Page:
The European LIFE Polyfarming project, coordinated by CREAF, is included as an inspiring model in the recently published manual of good practices ‘Sustainable management of mountain pastures‘ promoted by Euromontana.
The document, which has been elaborated as part of the EU funded LIFE OREKA MENDIAN project, gathers 31 examples of innovative projects in 18 different countries that preserve grasslands in mountainous areas of Europe. Polyfarming stands out as a regenerative agri-food model that works to increase soil fertility and biodiversity in Mediterranean mountain areas and in which grassland plays a fundamental role in livestock feeding.
The manual aims to inspire local, regional, and national actors involved in mountain management and rural development to implement models that increase grassland biodiversity and address the climate change negative impact in these areas, among other issues.
Grasslands provide essential ecosystem services, such as food production, atmospheric carbon storage in the soil, and cultural and recreational value; and it represents one of the most widespread habitats in mountain areas where diverse species coexist. However, climate change and overexploitation of these areas endanger their conservation. To address these problems, the manual aims to inspire local, regional, and national actors involved in mountain management and rural development to implement models that increase grassland biodiversity and address the climate change negative impact in these areas, among other issues. In addition, Euromontana has used the key lessons from the manual to define a set of policy recommendations in a study on the state of mountain grasslands in Europe. This study is also conducted in the frame of the LIFE OREKA MENDIAN project and it will be published throughout 2021.
The manual is already available for free download from the project website in English and French; and it will soon be available in Spanish. The LIFE OREKA MENDIAN’s partners are currently promoting it through its relevant organizations and initiatives in the rural development and mountain management field, including Euromontana’s members from 15 European countries. The manual will also be presented in congresses related to pastoral practices, such as the ‘UMT Pastoral Forum’ on 11 May 2021.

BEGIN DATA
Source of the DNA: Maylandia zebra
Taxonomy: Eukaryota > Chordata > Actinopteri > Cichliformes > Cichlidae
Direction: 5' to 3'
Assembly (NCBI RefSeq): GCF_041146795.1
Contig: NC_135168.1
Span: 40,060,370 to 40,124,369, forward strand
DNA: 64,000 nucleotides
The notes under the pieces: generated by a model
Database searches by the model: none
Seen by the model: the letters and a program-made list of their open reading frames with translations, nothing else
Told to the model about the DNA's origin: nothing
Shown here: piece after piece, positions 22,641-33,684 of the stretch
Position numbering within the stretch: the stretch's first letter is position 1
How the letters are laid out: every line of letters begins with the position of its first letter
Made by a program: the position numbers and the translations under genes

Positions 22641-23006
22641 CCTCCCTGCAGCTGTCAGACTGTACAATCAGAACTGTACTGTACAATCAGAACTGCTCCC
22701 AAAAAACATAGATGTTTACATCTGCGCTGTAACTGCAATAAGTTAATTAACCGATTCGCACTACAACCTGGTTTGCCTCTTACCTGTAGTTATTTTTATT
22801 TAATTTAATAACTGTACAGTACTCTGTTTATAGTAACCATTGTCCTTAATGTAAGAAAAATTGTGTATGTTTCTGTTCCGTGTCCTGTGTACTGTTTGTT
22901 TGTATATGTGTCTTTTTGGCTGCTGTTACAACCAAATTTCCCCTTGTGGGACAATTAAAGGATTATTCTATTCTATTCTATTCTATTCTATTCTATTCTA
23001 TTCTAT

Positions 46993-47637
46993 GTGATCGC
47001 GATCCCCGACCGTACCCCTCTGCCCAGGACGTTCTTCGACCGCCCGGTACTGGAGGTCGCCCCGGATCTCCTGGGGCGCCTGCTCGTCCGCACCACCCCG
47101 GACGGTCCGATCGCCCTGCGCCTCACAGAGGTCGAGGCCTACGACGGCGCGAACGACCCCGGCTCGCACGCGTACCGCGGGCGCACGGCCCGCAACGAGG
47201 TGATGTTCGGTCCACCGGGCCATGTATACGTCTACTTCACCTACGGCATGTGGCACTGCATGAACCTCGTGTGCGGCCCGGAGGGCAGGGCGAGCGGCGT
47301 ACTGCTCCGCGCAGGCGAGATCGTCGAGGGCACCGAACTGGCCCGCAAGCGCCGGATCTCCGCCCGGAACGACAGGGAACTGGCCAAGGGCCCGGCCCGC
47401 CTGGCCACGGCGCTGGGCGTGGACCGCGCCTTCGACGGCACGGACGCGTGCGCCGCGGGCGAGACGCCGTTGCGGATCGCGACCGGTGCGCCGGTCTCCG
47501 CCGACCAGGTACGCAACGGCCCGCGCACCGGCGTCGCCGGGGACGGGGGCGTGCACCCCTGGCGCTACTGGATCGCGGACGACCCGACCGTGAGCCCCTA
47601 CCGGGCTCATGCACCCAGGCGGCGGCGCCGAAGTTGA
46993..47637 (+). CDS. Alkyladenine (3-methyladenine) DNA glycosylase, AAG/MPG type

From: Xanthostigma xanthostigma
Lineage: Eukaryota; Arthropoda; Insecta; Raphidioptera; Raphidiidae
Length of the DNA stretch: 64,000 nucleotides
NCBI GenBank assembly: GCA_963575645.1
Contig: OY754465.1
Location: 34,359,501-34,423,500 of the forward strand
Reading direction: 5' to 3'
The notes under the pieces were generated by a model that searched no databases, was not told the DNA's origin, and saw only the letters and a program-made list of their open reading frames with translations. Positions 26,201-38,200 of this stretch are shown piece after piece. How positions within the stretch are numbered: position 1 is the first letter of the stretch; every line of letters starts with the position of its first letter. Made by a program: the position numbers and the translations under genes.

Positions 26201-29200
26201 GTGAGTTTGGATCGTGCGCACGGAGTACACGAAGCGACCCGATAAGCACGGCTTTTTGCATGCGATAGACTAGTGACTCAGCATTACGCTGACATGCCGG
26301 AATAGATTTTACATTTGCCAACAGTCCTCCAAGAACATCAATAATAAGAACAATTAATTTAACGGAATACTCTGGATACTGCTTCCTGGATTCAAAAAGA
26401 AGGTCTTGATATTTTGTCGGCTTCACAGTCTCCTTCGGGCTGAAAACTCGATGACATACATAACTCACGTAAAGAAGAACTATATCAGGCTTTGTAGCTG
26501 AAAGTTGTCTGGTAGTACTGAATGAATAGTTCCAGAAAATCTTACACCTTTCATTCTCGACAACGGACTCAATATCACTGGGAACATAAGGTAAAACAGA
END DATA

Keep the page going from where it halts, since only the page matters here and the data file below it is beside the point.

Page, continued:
“Being part of this manual implies an important recognition of our work and an opportunity to promote it on a European scale”MARC GRÀCIA, a CREAF researcher and coordinator of the Polyfarming project.
Marc Gràcia also highlights that this guide is a clear sign that there is a great movement to change the grassland management model towards a more sustainable one.
A key resource
Polyfarming is carried out at the Planeses farm (Girona); there, one can see extensive areas covered with grass where cows, chickens, and rabbits graze every day on a different pasture plot. “We work on a plant-animal relationship that favours both the growth of the pasture and the nutritional quality of the livestock. This basic principle, adapted to each specific situation, could be implemented in any European area”, says Marc Gràcia.
Having a quality pasture also implies better water use since the soil has a greater capacity for infiltration and water retention. In addition, fertile soil, with a large amount of organic matter, can store more atmospheric carbon, thus contributing to mitigating climate change.